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Curator and writer Barbara London, artists Martha Rosler and Tony Cokes, and scholar Helen Koh join together to discuss how artists have championed video as an agent of social change for more than fifty years. The speakers will consider video’s prominence as presented in MoMA’s groundbreaking exhibition, “Signals: How Video Transformed the World.”

The evening program looks at how changes in video and media art have accelerated through access to better and better tools, as well as with faster access to impressive amounts of information, coupled with the speedier flow of shared ideas through social media. The interdisciplinary artists with work featured in “Signals” have raised important questions about the impact that electronic media have had on such issues as identity politics and technological power. One might wonder, why aren’t there readily categorical movements in the perpetually evolving young field of media and digital art? Perhaps it’s due to the fact that neat narratives don’t fit our fragmented and technologically mediated lives.



Martha Rosler has been making videos since the early 1970s. Her work in that medium, as well as in photography, photomontage, and writing, centers on the public sphere and landscapes of everyday life, especially as they affect women. From gender roles to housing and architecture, to cities and systems of transportation, to war and the national security climate, she has investigated and challenged the way power is normalized through images and discourses. Her work in video largely follows the forms generated by the parent industry, television, subjecting it to parody, fragmentation, interruption, or multiplication of sound and images, but always skewing it toward criticality. Her work has been widely seen and exhibited. Rosler, a graduate of Brooklyn College, was born in Brooklyn, where she currently lives and works.


Tony Cokes lives and works in Providence, Rhode Island, where he serves as Professor in the Department of Modern Culture and Media at Brown University. In 2022, he was the subject of a major survey jointly organized by the Haus der Kunst and Kunstverein in Munich. Other recent solo exhibitions include De Balie, Amsterdam (2022); Greene Naftali, New York (2022, 2018); Memorial Art Gallery, University of Rochester, Rochester (2021); MACRO Contemporary Art Museum, Rome (2021); CIRCA, London (2021); Museu d’Art Contemporani de Barcelona, Barcelona (2020); ARGOS centre for audiovisual arts, Brussels (2020); Carpenter Center for the Visual Arts, Harvard University, Cambridge, Massachusetts (2020); BAK – basis voor actuele kunst, Utrecht, Netherlands (2020); Luma Westbau, Zurich (2019); Goldsmiths Centre for Contemporary Art, London (2019); The Shed, New York (2019); Kunsthall Bergen, Norway (2018); and REDCAT, Los Angeles (2012). His work is in the collections of the Art Institute of Chicago; Carnegie Museum of Art, Pittsburgh; Centre Pompidou, Paris; FRAC Lorraine, Metz; Hammer Museum, Los Angeles; Kunsthallen, Copenhagen; Los Angeles County Museum of Art; The Museum of Modern Art, New York; Queensland Art Gallery, Brisbane; San Francisco Museum of Modern Art; The Studio Museum in Harlem, New York; Wexner Center for the Visual Arts, Columbus; and the Whitney Museum of American Art, New York, among others.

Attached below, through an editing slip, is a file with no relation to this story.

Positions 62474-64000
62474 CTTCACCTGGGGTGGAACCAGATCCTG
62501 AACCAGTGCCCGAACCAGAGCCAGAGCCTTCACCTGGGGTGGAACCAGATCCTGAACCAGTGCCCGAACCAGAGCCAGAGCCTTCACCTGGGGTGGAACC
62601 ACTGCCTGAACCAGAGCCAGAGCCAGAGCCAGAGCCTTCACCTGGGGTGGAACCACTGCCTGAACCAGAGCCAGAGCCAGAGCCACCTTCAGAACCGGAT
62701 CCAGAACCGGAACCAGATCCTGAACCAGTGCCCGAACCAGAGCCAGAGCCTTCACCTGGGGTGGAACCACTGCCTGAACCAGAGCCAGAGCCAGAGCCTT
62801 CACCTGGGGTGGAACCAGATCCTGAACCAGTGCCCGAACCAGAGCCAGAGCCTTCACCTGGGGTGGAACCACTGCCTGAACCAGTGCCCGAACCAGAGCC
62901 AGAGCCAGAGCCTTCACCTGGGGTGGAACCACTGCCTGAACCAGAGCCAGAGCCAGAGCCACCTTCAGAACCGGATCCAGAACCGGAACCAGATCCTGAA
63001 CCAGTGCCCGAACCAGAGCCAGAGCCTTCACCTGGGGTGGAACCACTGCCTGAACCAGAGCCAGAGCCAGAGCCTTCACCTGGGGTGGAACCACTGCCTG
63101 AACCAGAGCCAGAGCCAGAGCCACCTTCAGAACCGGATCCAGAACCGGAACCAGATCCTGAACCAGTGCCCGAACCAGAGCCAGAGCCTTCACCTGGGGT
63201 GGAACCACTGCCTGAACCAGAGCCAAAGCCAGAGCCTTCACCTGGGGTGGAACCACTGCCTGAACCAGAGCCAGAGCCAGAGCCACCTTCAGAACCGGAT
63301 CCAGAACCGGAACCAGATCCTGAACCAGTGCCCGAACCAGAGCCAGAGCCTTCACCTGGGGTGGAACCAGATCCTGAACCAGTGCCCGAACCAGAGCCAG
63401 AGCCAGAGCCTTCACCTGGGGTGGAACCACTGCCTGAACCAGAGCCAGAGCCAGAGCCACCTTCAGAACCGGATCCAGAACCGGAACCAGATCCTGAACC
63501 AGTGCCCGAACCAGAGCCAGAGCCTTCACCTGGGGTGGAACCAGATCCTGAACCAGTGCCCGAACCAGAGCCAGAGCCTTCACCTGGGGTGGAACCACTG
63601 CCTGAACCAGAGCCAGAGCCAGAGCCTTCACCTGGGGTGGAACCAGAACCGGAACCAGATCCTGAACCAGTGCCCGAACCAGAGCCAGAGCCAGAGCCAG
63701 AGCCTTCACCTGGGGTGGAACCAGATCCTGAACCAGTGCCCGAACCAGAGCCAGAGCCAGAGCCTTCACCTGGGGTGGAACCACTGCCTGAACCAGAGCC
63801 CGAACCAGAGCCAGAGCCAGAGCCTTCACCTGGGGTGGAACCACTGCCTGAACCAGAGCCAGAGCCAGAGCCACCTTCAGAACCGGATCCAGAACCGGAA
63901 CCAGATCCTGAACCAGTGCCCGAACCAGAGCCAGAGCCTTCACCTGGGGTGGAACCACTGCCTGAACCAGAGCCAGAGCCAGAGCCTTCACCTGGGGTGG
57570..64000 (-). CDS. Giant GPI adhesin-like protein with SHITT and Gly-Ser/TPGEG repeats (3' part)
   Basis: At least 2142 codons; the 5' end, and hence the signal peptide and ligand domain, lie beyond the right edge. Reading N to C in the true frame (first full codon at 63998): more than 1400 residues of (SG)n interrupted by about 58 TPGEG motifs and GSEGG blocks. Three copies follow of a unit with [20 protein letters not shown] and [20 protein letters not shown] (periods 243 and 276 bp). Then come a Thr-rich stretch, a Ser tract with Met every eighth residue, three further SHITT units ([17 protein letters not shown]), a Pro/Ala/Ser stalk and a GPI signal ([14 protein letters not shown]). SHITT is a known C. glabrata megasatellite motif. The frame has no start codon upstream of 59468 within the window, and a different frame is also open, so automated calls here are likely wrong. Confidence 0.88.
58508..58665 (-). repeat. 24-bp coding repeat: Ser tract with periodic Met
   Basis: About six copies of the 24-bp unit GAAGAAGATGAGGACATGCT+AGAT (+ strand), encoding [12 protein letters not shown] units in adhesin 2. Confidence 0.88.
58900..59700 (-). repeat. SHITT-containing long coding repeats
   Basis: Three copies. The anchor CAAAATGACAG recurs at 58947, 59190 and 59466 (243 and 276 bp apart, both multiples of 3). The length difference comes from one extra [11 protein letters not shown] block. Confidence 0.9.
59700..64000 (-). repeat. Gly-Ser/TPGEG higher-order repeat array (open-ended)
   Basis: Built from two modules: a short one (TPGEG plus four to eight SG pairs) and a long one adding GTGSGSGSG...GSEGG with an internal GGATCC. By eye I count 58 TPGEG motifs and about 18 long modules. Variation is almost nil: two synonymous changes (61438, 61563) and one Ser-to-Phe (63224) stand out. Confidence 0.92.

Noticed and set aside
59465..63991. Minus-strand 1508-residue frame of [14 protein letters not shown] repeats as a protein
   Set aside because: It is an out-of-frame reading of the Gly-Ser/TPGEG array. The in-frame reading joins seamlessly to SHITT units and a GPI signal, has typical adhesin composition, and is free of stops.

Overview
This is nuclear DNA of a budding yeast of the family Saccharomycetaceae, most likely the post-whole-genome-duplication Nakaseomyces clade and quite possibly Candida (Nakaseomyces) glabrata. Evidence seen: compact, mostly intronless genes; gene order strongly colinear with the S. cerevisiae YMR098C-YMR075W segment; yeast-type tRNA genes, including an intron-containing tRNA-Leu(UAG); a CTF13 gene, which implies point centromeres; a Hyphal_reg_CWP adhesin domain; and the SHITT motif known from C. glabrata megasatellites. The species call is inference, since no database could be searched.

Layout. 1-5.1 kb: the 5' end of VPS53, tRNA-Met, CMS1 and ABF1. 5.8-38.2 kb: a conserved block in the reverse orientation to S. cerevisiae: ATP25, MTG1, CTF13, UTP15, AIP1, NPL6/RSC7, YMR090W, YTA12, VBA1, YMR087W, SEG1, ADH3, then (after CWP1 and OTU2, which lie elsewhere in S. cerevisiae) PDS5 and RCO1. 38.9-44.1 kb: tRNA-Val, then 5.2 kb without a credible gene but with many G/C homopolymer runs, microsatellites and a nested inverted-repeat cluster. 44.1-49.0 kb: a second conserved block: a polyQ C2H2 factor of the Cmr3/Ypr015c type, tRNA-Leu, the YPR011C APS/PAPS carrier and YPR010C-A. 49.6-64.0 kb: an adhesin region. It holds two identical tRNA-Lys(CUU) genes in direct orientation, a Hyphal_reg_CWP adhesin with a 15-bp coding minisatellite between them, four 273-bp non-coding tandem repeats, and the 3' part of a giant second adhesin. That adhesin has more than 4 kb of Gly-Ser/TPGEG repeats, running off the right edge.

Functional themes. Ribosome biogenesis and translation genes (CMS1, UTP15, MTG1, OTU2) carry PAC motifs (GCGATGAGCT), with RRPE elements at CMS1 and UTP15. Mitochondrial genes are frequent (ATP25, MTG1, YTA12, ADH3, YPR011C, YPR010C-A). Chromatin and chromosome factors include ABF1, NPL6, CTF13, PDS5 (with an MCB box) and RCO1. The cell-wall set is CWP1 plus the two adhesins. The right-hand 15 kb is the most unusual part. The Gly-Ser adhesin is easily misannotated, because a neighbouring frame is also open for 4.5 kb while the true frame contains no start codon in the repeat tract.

Barbara London is a curator and writer who founded the video and media exhibition and collection programs at The Museum of Modern Art, where she worked between 1973 and 2013. She organized one-person shows with such media mavericks as Laurie Anderson, Peter Campus, Teiji Furuhashi, Gary Hill, Joan Jonas, Shigeko Kubota, Nam June Paik, Song Dong, Steina Vasulka, Bill Viola, and Zhang Peili. Currently she is producing Season 2 of her podcast series, Barbara London Calling https://www.barbaralondon.net/. Her book, Video/Art, the First Fifty Years, was published by Phaidon in January 2020. She curated the exhibition “Seeing Sound” (Independent Curators International), 2021-2026. She lives in Manhattan.


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